At 23andme, people with Ashkenazi heritage notoriously have upwards of 1000+ cousins in their Relative Finder feature. Meanwhile, everyone else has 0 to 350 or so.

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    Quote Originally Posted by Nasturtium View Post
    I imagine the original article was the one cited by ScienceDaily's write-up:

    "Common Genetic Threads Link Thousands of Years of Jewish Ancestry"

    In it, they state:
    "Within every Jewish group, there was a high degree of relatedness between any two of its members. For Ashkenazi Jews, the relatedness was similar to what one might observe for fifth cousins."

    At 23andme, people with Ashkenazi heritage notoriously have upwards of 1000+ cousins in their Relative Finder feature. Meanwhile, everyone else has 0 to 350 or so.
    My brother in law is Ashkenazi Jewish and when my first nephew was born as a gift I researched our family tree. Of all the trees done, my brother in law's was easiest. Many relatives of that family married each other. As I joked with him, it was the tree that did not branch!

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    Well you know.... People still marry their cousins in the middle-east (Lebanon, Israel [7aredim], etc....)

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    Quote Originally Posted by Semitic Duwa View Post
    Well you know.... People still marry their cousins in the middle-east (Lebanon, Israel [7aredim], etc....)
    Ah, interesting. Yeah, in my genealogy work, I ran across non jewish family members getting hitched. I think in general that was more common in the past, in western society. I'm guessing there wasn't the taboo that there is today. Thinking about it, I remember discovering that a great grandfather married a 1st cousin. The two remained married for one year before splitting. A few living family members were not happy about discovery.

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    Discover Blog has an interesting, more detailed write up on Jewish genetics this morning.

    http://blogs.discovermagazine.com/gn...wish-question/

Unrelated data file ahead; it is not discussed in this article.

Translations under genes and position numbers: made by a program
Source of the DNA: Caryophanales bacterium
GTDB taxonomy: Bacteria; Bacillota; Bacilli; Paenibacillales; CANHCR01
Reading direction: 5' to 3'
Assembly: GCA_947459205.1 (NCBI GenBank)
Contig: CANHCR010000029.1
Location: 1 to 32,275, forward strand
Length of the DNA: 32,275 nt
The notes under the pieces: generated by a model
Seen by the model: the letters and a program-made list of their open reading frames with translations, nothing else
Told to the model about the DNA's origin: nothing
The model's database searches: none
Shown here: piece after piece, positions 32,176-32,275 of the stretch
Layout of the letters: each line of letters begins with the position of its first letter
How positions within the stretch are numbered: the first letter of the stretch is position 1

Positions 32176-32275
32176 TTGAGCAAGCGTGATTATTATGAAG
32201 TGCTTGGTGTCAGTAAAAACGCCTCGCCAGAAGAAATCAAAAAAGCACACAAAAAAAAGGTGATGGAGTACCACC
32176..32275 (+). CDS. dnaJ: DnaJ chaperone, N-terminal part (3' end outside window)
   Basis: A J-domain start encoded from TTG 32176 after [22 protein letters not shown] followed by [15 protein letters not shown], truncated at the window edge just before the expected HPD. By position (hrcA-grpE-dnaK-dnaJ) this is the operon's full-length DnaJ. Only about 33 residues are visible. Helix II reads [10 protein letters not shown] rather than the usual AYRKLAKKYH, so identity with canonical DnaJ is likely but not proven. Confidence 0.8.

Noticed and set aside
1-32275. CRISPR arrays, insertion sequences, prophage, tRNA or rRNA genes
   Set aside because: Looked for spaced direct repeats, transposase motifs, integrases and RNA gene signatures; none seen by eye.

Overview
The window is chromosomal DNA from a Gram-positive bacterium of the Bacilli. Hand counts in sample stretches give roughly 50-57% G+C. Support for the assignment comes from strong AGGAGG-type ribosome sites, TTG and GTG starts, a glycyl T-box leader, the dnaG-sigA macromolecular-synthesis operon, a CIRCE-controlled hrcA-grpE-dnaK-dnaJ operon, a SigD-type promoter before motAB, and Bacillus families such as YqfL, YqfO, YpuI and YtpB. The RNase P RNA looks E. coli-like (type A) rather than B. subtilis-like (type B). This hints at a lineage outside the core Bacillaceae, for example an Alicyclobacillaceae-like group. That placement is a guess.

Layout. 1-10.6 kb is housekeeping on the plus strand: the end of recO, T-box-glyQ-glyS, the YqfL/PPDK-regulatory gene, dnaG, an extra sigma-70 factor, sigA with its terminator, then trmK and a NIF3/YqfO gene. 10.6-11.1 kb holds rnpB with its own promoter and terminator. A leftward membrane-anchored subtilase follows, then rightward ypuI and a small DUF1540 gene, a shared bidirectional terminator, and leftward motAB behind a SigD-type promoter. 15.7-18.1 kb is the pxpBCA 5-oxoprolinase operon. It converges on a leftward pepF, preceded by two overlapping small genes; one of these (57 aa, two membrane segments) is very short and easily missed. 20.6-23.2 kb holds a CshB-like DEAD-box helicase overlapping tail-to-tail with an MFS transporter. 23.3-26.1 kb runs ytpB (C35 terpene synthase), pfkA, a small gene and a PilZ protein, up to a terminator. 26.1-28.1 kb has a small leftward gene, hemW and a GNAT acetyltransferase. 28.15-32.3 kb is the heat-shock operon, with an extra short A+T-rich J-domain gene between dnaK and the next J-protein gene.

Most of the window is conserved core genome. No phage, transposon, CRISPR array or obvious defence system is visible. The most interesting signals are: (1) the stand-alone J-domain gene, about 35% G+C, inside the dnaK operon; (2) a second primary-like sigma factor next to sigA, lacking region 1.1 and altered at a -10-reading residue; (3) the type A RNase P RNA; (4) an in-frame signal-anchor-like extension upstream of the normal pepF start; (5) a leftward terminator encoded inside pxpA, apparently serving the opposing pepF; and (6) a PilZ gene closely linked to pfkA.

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    Interesting. Thanks for sharing.

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    Quote Originally Posted by ^ lynx ^ View Post
    Interesting. Thanks for sharing.
    Thanks, my jewish brother in law had a good time looking them over too.

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    Thanks for sharing that article. It was so informative and so interesting..

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    Good share dude..

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    A couple of points
    1. the bottleneck of gene flow in the middle ages means that there was a positively selected population that was growing thereafter into the kind of high achieving and successful jewish pple. The jewish community in the german Rhine river region was mentioned as the archetype of high achieving jews in the field of education, business and arts.

    2. I would really like to study a survey of the genetic origines of Jewish pple let´s say from Russia, Poland or Sweden who pretty much look like other non-jewish pple from the same community.

    3. The shared genetic pool between some of the jews in the middle east and Palestinians makes a natural sense to me. They have been inhabiting the same territory for millenia. Intermarriage could have occurred and hebrew and arabic are related languages anyway so the common genes may go far far back in the history, 10 000 yrs or more.